Stray capacitance doesn’t always get induced due to the virtual capacitance formed between two PCB conductors but also due to the effect of the surrounding environment. Hence, it is termed as stray capacitance.

**What is parasitic resistance in a PCB?**

Parasitic resistance exists in series along traces or as a shunt between the conductive elements.

**What is parasitic inductance in a PCB?**

Parasitic inductance exists along a trace and exhibits the behavior of storing and dissipating electrical energy, like an actual inductor. All conductors are inductive, and at high frequencies, the inductance of even relatively short pieces of wire or PCB traces may be important.

Where R is the wire radius, and L is the length.

**How to find the inductance of a PCB trace?**

Trace inductance increases with trace length and lack of ground plane.

Where W is the trace width, L is the trace length, and H is the trace thickness.

For example, a 2.54cm trace at the non-inverting input of a high-speed op-amp will result in 29nH stray inductance. And this is enough to initiate low-level oscillations. **Stray inductance can be alleviated using a ground plane.**

**What causes parasitic capacitance?**

At high-frequency, current flow in a circuit board is affected by the parasitic capacitance. Since capacitors tend to become conductors when frequency increases. Note that when frequency increases, the capacitor will act as a resistor of very small value (approaches to a short circuit), resulting in excessive current flow.

**Z _{c }= 1/2πf_{c }**

**; f**

_{c }= 1/**ω**

_{c }**therefore, as frequency increases, Z**

_{c}also increases.Parasitic capacitance can give you chills during high-frequency operation since a capacitor acts like a wire at an infinite frequency.** This is the reason why it can accidentally connect the reference plane of any PCB to the chassis.**

Parasitic capacitance effects could be crosstalk and noise, undesirable feedback from the output, and the formation of resonant circuits. So, it is essential to give attention to the overall PCB design, specifically to the layout. A good layout should take utmost care while placing a conductive body by the side of another conductive body.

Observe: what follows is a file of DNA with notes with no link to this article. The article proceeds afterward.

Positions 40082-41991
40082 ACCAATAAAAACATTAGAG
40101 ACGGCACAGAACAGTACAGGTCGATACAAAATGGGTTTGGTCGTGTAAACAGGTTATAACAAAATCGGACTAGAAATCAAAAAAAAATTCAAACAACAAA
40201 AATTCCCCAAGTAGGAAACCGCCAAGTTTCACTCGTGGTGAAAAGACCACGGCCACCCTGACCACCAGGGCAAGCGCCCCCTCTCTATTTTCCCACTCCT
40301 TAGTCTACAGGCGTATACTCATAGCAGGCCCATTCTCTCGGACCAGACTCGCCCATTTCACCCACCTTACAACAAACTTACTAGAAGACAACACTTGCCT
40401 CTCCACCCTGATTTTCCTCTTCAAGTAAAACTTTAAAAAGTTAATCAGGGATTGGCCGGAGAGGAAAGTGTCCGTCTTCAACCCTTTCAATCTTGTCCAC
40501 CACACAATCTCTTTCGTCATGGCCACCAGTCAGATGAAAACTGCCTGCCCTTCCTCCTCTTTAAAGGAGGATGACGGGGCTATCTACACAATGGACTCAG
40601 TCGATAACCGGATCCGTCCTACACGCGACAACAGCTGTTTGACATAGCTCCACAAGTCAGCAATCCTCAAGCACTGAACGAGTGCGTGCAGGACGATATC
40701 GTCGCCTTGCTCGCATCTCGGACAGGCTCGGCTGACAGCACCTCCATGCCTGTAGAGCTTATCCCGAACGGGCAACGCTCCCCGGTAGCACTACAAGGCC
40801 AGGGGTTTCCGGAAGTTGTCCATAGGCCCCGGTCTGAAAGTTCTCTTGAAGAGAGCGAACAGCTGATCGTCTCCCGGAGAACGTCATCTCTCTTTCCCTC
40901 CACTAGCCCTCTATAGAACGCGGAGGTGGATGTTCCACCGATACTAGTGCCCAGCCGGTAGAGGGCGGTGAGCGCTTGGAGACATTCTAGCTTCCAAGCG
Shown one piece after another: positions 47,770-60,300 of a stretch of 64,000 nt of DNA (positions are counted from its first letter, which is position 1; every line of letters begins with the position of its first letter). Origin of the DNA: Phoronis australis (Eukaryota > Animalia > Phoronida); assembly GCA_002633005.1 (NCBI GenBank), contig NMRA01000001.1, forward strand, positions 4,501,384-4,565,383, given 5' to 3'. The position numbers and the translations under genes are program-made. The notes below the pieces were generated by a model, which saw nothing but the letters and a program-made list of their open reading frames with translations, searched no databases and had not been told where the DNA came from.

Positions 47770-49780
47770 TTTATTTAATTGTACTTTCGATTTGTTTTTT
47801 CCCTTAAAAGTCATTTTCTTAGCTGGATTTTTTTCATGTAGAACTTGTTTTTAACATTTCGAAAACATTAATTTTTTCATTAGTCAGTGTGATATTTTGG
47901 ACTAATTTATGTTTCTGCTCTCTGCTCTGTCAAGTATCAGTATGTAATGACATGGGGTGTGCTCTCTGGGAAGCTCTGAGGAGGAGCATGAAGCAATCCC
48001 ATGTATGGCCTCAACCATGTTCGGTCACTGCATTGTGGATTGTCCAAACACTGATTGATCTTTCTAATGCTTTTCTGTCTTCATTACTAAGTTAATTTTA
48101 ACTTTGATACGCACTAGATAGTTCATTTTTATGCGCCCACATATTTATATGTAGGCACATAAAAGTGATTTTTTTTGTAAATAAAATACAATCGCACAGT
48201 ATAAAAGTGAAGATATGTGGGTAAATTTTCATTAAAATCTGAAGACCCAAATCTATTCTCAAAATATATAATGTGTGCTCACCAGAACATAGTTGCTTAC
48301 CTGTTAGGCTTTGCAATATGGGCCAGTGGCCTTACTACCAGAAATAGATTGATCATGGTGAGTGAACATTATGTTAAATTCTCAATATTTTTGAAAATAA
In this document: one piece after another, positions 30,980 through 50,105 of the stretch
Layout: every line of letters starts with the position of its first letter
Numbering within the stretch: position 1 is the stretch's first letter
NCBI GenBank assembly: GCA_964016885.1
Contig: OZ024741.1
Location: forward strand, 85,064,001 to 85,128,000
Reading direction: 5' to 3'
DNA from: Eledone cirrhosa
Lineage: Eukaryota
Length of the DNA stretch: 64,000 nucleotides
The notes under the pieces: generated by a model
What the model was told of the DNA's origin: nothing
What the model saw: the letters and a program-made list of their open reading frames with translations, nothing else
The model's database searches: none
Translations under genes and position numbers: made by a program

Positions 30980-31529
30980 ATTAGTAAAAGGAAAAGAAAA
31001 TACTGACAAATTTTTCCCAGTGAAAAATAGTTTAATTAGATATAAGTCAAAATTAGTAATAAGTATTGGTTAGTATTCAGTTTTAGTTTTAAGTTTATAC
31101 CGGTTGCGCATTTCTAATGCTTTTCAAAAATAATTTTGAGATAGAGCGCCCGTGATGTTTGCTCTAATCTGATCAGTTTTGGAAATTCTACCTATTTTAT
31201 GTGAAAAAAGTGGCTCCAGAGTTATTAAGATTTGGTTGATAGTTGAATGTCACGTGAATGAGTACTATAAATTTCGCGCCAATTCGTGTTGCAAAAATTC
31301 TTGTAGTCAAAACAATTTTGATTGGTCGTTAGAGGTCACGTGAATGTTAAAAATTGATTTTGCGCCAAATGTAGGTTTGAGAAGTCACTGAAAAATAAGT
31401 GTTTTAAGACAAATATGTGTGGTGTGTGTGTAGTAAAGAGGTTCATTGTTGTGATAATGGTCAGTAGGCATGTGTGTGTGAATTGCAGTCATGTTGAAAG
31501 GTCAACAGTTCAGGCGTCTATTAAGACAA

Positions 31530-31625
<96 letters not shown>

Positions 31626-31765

Parasitic elements include inductors formed by package leads, long traces, pad-to-ground, pad to power plane, and pad to trace capacitors, including interactions with vias, etc. Understand parasitic elements as parasites, a threat to your circuit performance. Unwanted and unavoidable but controllable at the same time.

Let us take an example of a typical schematic of a non-inverting op-amp (figure a). Check figure b with parasitic elements:

To learn more about schematic symbols and schematic diagrams, read our article What’s the Meaning of a Schematic Diagram?

In high-speed circuits, a few tenths of a picofarad are enough to influence the circuit performance. For example, 1pF of parasitic capacitance at the inverting input can cause 2dB of peaking in the frequency domain. And if it is more than 1pF, it can cause instability and oscillations.

Vias also act as parasitic elements. They introduce both capacitance and inductance.

The parasitic inductance of a via is given by:

Where T is the thickness of the dielectric and d is the diameter of the via in cms.

The parasitic capacitance of a via is given by:

Where εr is the relative permeability of the board material, T is the thickness of the board, D1 is the diameter of the pad surrounding the via, and D2 is the diameter of the clearance hole in the ground plane. Read our post on how to choose PCB materials and laminates for fabrication.